Microsoft revealed this week that Apple has no plans to make a “Metro” mobile app version of iTunes for Windows 8 and RT. Sounds good to me: iTunes is an anachronistic and outdated music service that hasn’t kept up with the times.

Coincidentally, Apple’s dominant music service celebrated its 10-year anniversary about two weeks ago. Launched in late April 2003, iTunes was successful at first thanks to Windows users, despite the fact that Apple didn’t launch a decent version of the application on Windows until last year, with iTunes 11.

You can check out all my old reviews of iTunes in iPod, iTunes, and Apple TV: A Look Back for the gruesome details. But it boils down to this: “My relationship with Apple's iTunes software quickly entered a downward spiral and just got worse and worse with each subsequent release. As any iTunes user will tell you, they put up with it because they have to.”

Of course, as Apple expanded its device lineup into the iOS era, iTunes got a lot better … on iOS. And it evolved to support iCloud-based access to your purchase music library, a feature that I think was implemented very nicely. (Still is.) The issue, however, is that Apple never expanded iTunes beyond its original mission of being a jukebox and music store. That is, for all the hype that surrounds Apple, iTunes is in fact very old fashioned. It’s still just a digital version of a record store.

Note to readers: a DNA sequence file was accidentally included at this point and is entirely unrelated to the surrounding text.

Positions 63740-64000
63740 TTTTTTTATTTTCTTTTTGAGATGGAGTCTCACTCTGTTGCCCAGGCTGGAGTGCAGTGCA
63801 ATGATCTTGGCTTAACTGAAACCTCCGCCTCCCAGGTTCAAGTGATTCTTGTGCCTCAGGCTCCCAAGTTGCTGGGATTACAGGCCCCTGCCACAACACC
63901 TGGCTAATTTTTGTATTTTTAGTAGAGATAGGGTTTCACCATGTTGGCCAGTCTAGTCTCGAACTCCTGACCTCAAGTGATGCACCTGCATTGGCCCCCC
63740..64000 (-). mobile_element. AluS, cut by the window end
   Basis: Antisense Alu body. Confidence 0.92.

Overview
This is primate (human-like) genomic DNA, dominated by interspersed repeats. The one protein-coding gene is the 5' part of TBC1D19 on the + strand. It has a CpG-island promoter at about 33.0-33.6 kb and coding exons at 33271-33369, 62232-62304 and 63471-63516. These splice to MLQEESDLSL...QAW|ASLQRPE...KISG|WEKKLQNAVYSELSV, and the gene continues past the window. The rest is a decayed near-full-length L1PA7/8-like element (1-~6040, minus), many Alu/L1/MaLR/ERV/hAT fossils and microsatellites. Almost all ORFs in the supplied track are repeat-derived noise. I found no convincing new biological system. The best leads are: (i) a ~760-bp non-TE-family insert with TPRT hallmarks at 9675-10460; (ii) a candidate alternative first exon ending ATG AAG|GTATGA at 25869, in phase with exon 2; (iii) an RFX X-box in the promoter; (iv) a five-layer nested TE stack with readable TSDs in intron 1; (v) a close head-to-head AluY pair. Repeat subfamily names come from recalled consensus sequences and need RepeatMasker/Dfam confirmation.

Here in the 21st century, a new generation of music lovers are turning to other forms of music consumption. So while grandma is still browsing iTunes for music to buy, real music lovers are turning increasingly to online subscription services like Pandora, Spotify, Nokia Music, Xbox Music, and many others, all of which offer a heck of a lot more variety and functionality than a dopey, old fashioned services like iTunes that only offer pay-per-song capabilities.

Apple not making iTunes for a modern system like Windows 8/RT makes sense. But if you care about moving forward to a more modern way of doing things, you should be OK—if not happy—that they are ignoring Metro.

Today in Windows 8/RT, we have a few decent choices in music services, like Nokia Music and Xbox Music, but we still lack Metro versions of Pandora and Spotify. (If you’re running Windows 8, of course, there are desktop applications for each, and both work from the web as well.) These are far worse losses than iTunes, frankly. (And go figure, but both Pandora and Spotify are available on Windows Phone 8.)

Metro iTunes? No thanks. It’s 2013, not 2003.